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Letter to the Editor: Politics and the Future of Transhumanism

As technological change speeds up and trans-humanist thought becomes a serious tool in the armoury of society, perhaps it is time to become more sophisticated about the political circumstances in which it appears.

Trans-humanism may be at a highly vulnerable point in its young history as it moves from speculative thinking to public policy influence. It is at just such a time that its machinery (institutions and media) have to be most wary of tactical infiltration by ideologically motivated individuals and organisations from all sides of the political spectrum.

I am less concerned with individuals here (after all, everyone has a right to be wrong and to fight their corner) than I am with activist organisations – in particular, under more extreme conditions, we should be wary of the appropriation of trans-humanism by political enthusiasts from the fringe.

A ‘contempt for the herd’ in a standard and ignorant misreading of Nietzsche, is implicit in some forms of New Age politics and transhumanism can be misread as the evolution of the ubermensch of fascist dreams. Similarly, fundamentalist green thinkers may can iimply that humanity is a form of parasite on the earth and it is only a small step to seeing that this ‘parasitism’ can be cured by new technologies. Some may take Ayn Rand to her furthest limits of unjustified elitist nonsense. Yet others invoke the engineer’s love of planning without any knowledge of what ‘soviets+electrification’ actually meant in terms of terror and mass murder.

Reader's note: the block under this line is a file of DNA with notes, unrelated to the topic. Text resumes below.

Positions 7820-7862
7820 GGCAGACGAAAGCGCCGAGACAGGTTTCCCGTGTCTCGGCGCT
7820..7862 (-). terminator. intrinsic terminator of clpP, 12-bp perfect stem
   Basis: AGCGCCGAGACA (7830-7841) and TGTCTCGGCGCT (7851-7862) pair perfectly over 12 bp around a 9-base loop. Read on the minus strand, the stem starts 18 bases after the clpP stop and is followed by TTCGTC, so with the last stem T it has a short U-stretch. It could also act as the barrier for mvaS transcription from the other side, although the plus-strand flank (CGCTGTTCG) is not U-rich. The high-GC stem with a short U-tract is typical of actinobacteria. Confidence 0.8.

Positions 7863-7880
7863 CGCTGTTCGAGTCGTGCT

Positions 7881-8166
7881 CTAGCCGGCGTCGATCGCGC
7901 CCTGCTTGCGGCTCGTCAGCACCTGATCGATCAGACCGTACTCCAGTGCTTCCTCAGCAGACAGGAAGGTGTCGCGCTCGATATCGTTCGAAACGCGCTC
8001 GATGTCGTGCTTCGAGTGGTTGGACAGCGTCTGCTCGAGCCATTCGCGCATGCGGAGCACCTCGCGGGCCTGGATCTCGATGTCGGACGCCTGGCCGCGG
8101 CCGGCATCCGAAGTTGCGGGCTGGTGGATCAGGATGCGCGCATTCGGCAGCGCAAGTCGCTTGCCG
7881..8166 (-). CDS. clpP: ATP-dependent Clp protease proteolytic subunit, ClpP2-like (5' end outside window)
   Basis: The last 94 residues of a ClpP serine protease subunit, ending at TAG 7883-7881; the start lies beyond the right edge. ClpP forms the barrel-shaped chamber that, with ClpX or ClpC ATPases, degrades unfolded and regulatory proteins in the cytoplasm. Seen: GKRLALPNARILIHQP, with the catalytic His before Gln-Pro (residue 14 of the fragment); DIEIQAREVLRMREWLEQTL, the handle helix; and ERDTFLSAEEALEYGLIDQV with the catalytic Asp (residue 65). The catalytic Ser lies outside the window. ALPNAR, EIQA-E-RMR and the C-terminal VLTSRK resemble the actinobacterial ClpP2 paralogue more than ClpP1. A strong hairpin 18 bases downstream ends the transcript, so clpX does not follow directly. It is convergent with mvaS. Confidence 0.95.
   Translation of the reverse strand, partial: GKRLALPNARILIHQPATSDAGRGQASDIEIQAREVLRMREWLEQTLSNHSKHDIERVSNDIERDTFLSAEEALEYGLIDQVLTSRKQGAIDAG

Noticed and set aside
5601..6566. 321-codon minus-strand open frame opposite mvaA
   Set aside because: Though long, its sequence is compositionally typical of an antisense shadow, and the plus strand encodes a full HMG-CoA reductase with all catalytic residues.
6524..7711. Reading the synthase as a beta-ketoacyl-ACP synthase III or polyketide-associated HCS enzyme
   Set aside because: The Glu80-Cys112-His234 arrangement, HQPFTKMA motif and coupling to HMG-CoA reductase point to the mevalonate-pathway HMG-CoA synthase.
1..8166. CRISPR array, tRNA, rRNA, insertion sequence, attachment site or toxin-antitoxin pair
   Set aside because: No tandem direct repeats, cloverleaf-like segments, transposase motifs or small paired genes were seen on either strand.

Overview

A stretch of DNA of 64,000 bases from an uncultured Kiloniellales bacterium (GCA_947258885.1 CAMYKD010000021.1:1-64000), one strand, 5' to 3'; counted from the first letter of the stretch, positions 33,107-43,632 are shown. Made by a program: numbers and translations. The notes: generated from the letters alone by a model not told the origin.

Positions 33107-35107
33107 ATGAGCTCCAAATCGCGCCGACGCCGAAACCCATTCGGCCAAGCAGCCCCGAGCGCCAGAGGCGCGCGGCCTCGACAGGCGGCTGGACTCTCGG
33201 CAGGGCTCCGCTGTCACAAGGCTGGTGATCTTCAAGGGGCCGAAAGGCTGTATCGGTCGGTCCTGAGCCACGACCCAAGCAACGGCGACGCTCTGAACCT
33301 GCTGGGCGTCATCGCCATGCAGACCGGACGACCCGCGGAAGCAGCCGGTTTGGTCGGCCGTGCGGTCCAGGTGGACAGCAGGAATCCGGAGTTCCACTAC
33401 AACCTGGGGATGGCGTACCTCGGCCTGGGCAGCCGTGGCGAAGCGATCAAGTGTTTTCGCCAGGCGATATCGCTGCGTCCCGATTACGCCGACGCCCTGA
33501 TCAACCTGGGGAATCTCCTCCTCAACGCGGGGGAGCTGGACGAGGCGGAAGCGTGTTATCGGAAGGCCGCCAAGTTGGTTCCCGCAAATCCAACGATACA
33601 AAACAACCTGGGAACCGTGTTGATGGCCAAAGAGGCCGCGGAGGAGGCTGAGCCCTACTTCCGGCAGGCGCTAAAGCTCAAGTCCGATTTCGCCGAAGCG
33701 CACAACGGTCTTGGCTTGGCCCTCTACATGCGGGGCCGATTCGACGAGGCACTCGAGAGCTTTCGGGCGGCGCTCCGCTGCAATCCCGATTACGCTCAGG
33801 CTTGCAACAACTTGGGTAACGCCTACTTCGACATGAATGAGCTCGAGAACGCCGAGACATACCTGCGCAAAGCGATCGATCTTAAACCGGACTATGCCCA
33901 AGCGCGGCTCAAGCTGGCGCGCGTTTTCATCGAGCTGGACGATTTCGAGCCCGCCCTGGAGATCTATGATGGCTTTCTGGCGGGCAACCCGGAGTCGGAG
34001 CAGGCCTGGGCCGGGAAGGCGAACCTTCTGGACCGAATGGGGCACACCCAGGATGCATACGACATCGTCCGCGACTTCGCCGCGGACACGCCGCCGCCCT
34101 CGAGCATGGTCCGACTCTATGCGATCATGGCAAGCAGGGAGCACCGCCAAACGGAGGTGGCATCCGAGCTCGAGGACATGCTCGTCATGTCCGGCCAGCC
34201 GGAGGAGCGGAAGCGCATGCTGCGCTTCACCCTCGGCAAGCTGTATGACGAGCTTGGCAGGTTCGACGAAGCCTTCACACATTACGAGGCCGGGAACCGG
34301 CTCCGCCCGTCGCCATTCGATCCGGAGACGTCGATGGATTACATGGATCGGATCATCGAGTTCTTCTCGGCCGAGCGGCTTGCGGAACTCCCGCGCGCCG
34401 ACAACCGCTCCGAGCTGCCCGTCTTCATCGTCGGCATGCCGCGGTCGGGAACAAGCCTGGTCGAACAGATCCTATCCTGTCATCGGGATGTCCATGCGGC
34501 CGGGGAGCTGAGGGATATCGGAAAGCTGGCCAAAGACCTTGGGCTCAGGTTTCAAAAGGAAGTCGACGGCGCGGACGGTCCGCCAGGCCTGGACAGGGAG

So long as any of these views are fringe, we can live with this but any attempt by any organisations with simple views on complex issues to gain a presence in official or scientific trans-humanism as its official popular ideology through the back door is very concerning and should be resisted. The wider population are anxious and ill-educated in science and so highly vulnerable to manipulation from the commanding heights of any culture that may claim to be technologically advanced.

Technologists and engineers who go into politics and public policy must learn the trade first and certainly study some history. History is a non-linear complex system and it spits out planners, elitists, theoreticians and ideologues who think in simplistic or linear terms. The social management of the coming technological revolution is far too important to be left to people with ambitions far in excess of their experience or abilities and public policy collaboration between transhumanists, administrators and politicians is urgently required.

Yours Sincerely,

Tim Pendry
Chairman – TPPR - www.tppr.co.uk

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